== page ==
It was Monday morning, a school day, approaching 7 am. Mum was calling from the bottom of the stairs, trying to get me up for another day. I was never good at waking early at the best of times, let alone at the beginning of the week. Having to go to a school that I hated; suffering yet more bullying, that by now had become commonplace, was a part of my youth, I would rather forget. Laying in bed, I sighed, stretched my arms into life and reluctantly fell out of bed, slowly walking towards the bathroom!

I had had a bath the night before; Sunday was always bath day! After a quick strip wash at the sink I cleaned my teeth and brushed my mass of 70s hair, a huge birds nest on top of my head that made me look fatter than I already was; yes I was a fat kid; yet another reason to get bullied. At nine years old, I had already become impervious to the actions of others, staying very much away from the fray, keeping myself to myself, ignoring the haters. I stamped down the stairs, turned right at the bottom and headed into the kitchen.

The kitchen was a hive of activity. Mother was busy cooking breakfast for my brother and I, as well as Dad, who was due home from his night shift. She had already been up since 6 am and was due to work at the local Co-op after everyone was fed and watered ‘Sit down at the table you two, breakfast wont be long!’ she exclaimed, a little more distracted than usual. Mum hadn’t had her morning injection yet, something she had to do three times a day, before eating and was feeling a little queasy. At the time, we didn’t really know what was going on with her health, just that she had to inject herself each day, a process I never witnessed fully, turning my head away, not wanting to see the needle pierce the skin.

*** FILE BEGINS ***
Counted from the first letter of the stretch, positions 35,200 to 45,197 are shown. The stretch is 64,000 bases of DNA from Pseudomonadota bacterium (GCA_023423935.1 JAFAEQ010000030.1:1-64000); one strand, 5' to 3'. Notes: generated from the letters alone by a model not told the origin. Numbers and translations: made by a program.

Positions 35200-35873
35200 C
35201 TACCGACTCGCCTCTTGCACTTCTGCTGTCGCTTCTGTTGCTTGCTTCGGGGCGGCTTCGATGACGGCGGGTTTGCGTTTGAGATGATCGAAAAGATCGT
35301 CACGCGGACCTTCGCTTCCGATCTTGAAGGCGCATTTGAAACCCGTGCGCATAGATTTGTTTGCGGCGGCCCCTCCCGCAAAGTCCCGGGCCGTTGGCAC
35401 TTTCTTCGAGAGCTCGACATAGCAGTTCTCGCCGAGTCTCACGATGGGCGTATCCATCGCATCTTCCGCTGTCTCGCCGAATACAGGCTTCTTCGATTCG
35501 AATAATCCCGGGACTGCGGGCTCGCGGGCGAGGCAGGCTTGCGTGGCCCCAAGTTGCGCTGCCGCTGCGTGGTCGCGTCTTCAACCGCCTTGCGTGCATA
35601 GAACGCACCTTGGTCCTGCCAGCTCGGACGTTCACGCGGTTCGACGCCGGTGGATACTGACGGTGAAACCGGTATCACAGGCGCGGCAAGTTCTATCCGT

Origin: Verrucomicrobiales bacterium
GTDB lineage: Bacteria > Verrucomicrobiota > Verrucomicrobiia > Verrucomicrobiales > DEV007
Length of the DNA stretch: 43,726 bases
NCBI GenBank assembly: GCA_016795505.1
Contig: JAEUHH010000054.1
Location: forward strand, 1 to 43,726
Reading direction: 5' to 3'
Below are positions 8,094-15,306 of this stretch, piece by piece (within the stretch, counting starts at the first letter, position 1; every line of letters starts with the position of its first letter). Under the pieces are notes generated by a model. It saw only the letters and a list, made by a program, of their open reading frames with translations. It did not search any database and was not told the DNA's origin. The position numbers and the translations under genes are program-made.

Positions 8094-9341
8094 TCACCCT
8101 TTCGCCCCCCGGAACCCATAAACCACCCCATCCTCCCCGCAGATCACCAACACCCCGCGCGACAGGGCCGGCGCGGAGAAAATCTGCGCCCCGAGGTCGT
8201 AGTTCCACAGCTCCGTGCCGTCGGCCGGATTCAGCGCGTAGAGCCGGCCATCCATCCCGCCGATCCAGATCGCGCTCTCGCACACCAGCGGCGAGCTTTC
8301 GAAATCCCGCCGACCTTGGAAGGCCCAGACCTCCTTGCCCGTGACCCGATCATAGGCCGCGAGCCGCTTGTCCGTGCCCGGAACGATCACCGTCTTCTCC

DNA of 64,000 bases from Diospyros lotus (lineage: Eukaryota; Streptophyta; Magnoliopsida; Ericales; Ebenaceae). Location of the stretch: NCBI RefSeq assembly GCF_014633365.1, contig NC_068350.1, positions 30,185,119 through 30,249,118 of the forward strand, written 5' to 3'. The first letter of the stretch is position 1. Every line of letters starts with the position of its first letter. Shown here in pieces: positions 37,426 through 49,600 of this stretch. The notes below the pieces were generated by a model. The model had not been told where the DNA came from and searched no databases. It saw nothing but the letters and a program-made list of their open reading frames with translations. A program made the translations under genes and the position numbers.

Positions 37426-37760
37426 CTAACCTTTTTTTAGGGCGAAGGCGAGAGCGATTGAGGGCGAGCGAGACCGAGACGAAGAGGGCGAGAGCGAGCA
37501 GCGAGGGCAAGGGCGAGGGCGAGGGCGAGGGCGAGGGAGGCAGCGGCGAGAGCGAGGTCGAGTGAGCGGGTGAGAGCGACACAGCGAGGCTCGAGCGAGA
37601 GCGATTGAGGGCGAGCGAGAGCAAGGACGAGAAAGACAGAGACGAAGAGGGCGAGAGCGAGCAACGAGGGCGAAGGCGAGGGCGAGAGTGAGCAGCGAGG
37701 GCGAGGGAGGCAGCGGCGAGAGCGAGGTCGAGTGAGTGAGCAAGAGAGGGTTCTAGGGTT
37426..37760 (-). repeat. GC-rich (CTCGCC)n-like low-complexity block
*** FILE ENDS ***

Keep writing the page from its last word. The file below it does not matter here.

With breakfast on the table and Dad’s food left simmering on the stove, Mum finally sat down. She looked tired as she lent back on the kitchen chair. From her bag she took out her hypodermic needle and reached over towards the fridge, where her insulin was stored, producing a small vile of the clear liquid, that kept her alive. She pierced the rubber top of the bottle with the needle, pulling back the head of the syringe, allowing the liquid to pour inside, finally flicking the glass tube with her fingers, removing the air bubbles inside. ‘Turn away if you want to, I know how much you hate it,’ Mum said gently, smiling, eye brow raised; we both looked towards the wall.